Thursday, July 29, 2010

Never say finished.

Today is 7-29-2010.

Ground was broken ironically on independence day, 25 days ago, 7-4-2010. The 1st tire was filled 8 days ago, on 7-21-2010. There is currently 56 feet in length of trench dug. The trench is 3 feet in width. If you multiply the width by the length, there are approximately 280 square feet dug.

If you multiply that by the average of 4 feet in depth, there have been approximately 1,120 cubic feet of dirt removed.

A humble estimation: 1 cubic foot of dirt weighs between 80-90 pounds. That means that we have moved, and re-moved at times, 95,200 pounds of dirt.

We have filled 22 tires to date. A tire in an earthship home is pounded with 300-400 pounds of dirt. Thus, we have pounded 6,600-8,800 pounds of dirt. This would have to be added to the 95,200 pounds of dirt that we had removed, originally. Because we removed it, then moved it again, whilst putting it into tires. So, we have moved not 95,200 pounds of dirt, but somewhere around 102,900 pounds of dirt.

It has been as hot at 97 degrees fahrenheit since 7-04-2010, and fortunately, as low as 58. We have had approximately 3 beautiful inches of rain water. Raining nearly everyday, which would be about 20 times.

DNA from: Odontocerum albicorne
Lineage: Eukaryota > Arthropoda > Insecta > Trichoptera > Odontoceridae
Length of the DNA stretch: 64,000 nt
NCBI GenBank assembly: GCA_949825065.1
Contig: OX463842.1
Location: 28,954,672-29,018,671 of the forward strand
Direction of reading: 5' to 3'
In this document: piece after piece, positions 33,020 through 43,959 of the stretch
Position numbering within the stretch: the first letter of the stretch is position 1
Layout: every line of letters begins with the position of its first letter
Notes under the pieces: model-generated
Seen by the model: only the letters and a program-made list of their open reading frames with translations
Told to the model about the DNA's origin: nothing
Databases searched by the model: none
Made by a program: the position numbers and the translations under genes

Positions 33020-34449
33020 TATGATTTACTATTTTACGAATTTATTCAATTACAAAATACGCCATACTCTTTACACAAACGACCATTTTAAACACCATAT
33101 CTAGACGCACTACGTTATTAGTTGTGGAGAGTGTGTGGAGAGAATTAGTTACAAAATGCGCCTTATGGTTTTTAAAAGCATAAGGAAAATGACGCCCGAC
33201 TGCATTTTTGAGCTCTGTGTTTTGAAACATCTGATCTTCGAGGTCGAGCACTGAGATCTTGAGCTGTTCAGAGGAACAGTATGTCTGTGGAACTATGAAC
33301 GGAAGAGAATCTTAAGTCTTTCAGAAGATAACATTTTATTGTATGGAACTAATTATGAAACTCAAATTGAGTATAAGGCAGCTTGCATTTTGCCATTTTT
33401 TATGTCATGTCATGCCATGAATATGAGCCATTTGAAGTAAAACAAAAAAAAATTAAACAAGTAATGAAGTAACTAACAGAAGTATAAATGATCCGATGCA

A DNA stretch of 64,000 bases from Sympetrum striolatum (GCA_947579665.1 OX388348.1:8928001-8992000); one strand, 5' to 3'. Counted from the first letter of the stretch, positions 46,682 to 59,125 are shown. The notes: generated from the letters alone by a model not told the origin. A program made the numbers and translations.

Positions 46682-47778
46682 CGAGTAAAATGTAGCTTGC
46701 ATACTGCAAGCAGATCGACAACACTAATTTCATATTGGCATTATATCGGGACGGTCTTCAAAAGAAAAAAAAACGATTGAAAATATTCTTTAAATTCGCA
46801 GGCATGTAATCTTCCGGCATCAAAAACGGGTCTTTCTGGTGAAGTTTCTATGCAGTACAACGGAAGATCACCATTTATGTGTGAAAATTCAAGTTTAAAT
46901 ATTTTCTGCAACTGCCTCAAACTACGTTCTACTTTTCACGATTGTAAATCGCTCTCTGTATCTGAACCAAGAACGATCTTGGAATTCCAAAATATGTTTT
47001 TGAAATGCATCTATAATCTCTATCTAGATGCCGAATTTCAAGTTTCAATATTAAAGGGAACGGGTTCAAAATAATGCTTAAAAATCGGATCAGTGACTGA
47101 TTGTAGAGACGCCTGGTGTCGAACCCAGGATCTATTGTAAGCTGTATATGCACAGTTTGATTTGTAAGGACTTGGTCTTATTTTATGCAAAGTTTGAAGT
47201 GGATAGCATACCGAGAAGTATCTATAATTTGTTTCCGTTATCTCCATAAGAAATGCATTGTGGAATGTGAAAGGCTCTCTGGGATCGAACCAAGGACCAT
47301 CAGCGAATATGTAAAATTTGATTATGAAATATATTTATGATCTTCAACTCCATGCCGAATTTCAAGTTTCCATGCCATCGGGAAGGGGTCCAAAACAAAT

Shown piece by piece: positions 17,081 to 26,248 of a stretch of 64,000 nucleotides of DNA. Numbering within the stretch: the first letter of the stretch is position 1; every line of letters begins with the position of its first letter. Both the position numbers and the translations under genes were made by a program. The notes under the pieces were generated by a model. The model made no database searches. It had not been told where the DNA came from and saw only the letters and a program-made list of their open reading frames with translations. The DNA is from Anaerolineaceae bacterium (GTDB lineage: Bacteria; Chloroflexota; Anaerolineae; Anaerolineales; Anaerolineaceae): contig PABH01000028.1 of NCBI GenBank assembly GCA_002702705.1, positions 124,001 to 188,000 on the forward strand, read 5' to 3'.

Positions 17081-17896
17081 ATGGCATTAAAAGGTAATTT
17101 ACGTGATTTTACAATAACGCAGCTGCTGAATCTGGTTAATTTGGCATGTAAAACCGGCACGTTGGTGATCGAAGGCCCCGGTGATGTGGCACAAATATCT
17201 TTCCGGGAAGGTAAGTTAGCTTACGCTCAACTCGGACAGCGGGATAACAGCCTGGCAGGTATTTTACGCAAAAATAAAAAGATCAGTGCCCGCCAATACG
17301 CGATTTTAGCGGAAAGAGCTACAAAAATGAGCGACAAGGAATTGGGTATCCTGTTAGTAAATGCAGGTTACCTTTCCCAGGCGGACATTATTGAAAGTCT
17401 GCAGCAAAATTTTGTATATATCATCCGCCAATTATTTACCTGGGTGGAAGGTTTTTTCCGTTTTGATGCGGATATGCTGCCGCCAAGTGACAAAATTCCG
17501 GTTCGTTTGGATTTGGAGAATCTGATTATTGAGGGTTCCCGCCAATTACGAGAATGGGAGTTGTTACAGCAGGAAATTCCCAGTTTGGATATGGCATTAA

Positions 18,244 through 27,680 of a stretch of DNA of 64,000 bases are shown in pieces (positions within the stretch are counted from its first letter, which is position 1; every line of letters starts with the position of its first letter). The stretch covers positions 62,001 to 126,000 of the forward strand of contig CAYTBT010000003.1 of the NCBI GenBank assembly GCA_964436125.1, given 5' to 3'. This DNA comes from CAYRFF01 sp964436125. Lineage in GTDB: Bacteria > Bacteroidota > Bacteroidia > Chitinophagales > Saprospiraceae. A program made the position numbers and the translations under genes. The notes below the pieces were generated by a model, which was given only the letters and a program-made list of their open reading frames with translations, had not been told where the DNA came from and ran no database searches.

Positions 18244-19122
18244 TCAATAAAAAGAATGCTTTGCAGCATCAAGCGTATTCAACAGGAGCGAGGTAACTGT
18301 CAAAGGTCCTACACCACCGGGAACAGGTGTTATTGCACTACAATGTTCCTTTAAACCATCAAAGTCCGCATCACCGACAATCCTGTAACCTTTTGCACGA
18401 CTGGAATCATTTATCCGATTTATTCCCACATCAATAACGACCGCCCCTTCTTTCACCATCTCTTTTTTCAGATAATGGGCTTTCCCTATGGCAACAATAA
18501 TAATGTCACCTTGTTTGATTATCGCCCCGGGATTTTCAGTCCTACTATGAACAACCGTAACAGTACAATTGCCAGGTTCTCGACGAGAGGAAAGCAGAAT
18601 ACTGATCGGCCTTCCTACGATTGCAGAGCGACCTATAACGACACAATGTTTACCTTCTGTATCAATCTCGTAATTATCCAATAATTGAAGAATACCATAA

Unfortunately, we have only taken 3 days off. Count today, 4. 2 days prior, 7-27-2010, was 1 of those days. We tried to relax, but maybe we are no longer able to do that. We spent the day making pasta. We used about 10 cups of flour. Made 3 different kinds, and now have about 1.5 pounds of pasta secco.

You wont be surprised to hear that we are tired. But more than anything, and as usual, we are satisfied. We have about 1/2 of 1 wall done with pounded tires. We have about 80% of the trench, where the first wall, our kitchen wall is going, dug out. We have spent a total of 0 dollars on this house so far. And probably about 100-150 hours of working. Not counting the hours spent thinking about the house.

We have minimal energy when the day is through, but always enough to score 360 points in a game of scrabble. 1 night prior to last Dain beat me by 74 points, but I took over last night and beat him by 91 points.

But who's counting?

Pasta Party:
Tire Party:
And another day at the office party (dress code is extremely casual):
From Shack Living

Tuesday, July 20, 2010

Finishing the First U

We've been hot. We've been busy. We've been tired. Never have we been so sweaty. We have nearly completed digging out the first "U's" trench. This is where the first wall will go. The wall of our kitchen. The rest of the room will be dug out while we are filling the tires with dirt.

Here is a view of the floorplan. This might change over the course of our construction. But for now, we're pretty dead set on building this thing. It is actually pretty close to scale.


And if you are interested in speedy weight loss and muscle gain I highly recommend digging a 20 foot by three foot hole into rock solid ground. This hole should be two feet and up to five feet deep in some places. Here is the expletive trench:

And of course, some tires that will soon be walls.

In other news, we are not only sweating. We are enjoying the heavenly land in which we live on. Everything couldn't have been more perfect for a party we hosted the other night for our Albuquerque farmer friends.

And a beautiful sunset to wrap this entry up. More later! Much to do here in the greater northern New Mexico region!
From Shack Living

Friday, July 9, 2010